For anyone who has picked up the reports on Yahoo or Google News about the Focus magazine story of another potential round of 787 delays, and Boeing’s response Sunday denying the report, this all must be very confusing.
We don’t know if the report, which cites unidentified sources in the FAA, is correct or not. The report also says Boeing will announce another delay of three to six months in May, though the English-language reporting of the Focus story doesn’t say where this timing information comes from.
What we do know is that since before the 787 roll-out, the FAA has been concerned about a variety of issues relating to the ground-breaking technology of the 787 and has issued several “special condition” rules that Boeing has to meet. This is not anything to get exercised about.
We also have been told, however, on many occasions–also beginning before the roll-out–that the FAA is short on the technical expertise to assess some of the technology and that it’s had to rely on engineers at the US Air Force who have greater experience in composites and other areas than those at the FAA. This lack of technical expertise at the FAA may be what’s at work here, if the Focus report has any validity.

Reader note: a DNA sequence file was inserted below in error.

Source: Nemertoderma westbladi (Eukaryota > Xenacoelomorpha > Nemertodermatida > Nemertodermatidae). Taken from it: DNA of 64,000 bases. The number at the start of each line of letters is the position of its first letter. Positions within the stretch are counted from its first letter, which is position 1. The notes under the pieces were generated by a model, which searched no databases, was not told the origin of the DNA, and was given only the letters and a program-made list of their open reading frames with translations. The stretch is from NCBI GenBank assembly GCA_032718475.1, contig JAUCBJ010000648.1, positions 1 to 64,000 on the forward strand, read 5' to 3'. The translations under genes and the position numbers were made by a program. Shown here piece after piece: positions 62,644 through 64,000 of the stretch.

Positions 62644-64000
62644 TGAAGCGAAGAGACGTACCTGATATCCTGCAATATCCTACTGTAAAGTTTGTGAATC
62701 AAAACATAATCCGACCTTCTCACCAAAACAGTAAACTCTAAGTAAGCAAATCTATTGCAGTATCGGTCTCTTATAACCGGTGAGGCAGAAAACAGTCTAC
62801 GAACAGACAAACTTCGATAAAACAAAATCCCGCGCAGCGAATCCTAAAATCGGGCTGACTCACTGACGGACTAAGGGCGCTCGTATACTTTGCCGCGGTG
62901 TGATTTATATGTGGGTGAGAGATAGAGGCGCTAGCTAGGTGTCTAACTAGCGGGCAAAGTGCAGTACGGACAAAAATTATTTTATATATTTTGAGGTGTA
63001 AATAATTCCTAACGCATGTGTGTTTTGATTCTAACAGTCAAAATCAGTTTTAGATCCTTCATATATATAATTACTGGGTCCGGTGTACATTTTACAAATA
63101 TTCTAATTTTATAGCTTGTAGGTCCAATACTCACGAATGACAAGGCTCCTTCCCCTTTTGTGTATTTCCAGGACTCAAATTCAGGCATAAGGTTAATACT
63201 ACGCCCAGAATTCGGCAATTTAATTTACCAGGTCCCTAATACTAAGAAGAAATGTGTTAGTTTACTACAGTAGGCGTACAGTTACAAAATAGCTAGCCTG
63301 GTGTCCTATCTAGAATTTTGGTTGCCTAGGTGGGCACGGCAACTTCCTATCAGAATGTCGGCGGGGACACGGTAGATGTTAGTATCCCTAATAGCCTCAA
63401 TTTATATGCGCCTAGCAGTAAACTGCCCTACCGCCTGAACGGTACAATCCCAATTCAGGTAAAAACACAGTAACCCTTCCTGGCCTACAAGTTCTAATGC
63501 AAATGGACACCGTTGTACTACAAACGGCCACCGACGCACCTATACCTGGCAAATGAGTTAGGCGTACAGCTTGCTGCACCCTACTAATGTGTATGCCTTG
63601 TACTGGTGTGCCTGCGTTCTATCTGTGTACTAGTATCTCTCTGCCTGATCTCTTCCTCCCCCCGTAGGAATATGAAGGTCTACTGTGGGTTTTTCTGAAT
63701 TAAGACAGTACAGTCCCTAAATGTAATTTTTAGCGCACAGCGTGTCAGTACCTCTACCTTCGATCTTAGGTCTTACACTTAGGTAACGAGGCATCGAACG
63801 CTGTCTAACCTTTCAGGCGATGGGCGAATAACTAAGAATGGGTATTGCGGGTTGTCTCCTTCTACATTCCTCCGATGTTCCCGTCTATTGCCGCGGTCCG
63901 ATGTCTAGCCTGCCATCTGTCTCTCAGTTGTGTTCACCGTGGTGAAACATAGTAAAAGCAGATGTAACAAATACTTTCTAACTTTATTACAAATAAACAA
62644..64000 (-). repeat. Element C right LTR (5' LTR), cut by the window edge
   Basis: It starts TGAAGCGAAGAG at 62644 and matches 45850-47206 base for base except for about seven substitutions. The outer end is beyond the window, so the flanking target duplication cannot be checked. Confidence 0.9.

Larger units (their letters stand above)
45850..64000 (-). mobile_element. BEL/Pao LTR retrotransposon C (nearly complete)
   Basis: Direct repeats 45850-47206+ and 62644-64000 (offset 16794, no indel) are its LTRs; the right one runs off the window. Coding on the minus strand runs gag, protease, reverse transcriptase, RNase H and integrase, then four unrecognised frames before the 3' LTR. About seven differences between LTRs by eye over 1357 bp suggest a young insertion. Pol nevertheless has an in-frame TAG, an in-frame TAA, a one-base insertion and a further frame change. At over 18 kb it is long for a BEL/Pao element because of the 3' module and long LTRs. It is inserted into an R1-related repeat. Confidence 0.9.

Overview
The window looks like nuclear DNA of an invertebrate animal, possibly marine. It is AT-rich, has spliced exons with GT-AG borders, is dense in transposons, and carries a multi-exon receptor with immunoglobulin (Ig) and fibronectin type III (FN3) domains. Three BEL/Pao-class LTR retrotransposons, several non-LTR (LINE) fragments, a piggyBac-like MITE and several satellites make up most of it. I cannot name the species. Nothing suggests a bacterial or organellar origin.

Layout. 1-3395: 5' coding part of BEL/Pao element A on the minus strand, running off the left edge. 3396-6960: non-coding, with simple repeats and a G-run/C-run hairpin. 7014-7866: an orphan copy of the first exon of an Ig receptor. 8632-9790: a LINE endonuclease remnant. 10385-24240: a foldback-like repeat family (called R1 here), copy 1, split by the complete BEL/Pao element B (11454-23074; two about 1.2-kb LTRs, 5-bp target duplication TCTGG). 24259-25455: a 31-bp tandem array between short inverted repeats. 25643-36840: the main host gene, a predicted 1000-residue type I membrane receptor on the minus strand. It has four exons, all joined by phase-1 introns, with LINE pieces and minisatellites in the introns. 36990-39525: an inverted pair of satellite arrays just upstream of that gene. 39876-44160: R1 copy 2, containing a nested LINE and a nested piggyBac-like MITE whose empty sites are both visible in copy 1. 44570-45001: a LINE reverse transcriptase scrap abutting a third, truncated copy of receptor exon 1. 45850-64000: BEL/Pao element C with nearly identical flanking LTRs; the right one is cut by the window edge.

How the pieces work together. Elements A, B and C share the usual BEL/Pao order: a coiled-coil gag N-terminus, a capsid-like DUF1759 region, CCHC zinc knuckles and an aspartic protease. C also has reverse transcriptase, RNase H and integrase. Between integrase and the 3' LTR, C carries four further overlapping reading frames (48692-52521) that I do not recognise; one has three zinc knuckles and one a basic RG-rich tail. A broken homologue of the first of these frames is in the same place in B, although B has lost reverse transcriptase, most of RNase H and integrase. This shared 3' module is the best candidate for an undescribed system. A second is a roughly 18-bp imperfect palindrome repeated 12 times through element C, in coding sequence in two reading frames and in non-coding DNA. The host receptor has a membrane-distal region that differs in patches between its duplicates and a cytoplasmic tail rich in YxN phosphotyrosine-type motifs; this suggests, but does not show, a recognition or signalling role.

An ominous political development for the Northrop tanker award by the USAF may be developing in the US Senate.
An article today in The Washington Post discusses the future of Sen. Robert Byrd, chairman of the Senate Appropriations Committee. Byrd is 90 years old an ailing. He’s been frequently absent from his Senate duties, and here’s where this could become ominous for Northrop. According to The Post, Byrd at times last year turned to Sen. Patty Murray (D-WA) to assume the lead role in appropriations matters.
Murray, known within Washington State (and probably Washington, DC, too) as the Senator from Boeing, has made it her mission to kill the Northrop award. If Byrd’s ill health means turning over reigns, even on spot-issues, to Murray, this does not bode well for Northrop–which, along with partner EADS, has blithely dismissed Murray’s effectiveness as a Senator.